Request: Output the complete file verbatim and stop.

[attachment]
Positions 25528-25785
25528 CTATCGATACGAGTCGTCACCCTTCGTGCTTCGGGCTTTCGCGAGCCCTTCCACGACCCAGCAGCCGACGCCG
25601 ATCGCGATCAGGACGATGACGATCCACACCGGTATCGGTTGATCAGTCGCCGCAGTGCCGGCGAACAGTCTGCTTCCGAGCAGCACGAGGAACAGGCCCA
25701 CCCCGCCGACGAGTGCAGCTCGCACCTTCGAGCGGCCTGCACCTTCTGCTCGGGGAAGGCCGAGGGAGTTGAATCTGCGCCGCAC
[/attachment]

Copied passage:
Positions 25528-25785
25528 CTATCGATACGAGTCGTCACCCTTCGTGCTTCGGGCTTTCGCGAGCCCTTCCACGACCCAGCAGCCGACGCCG
25601 ATCGCGATCAGGACGATGACGATCCACACCGGTATCGGTTGATCAGTCGCCGCAGTGCCGGCGAACAGTCTGCTTCCGAGCAGCACGAGGAACAGGCCCA
25701 CCCCGCCGACGAGTGCAGCTCGCACCTTCGAGCGGCCTGCACCTTCTGCTCGGGGAAGGCCGAGGGAGTTGAATCTGCGCCGCAC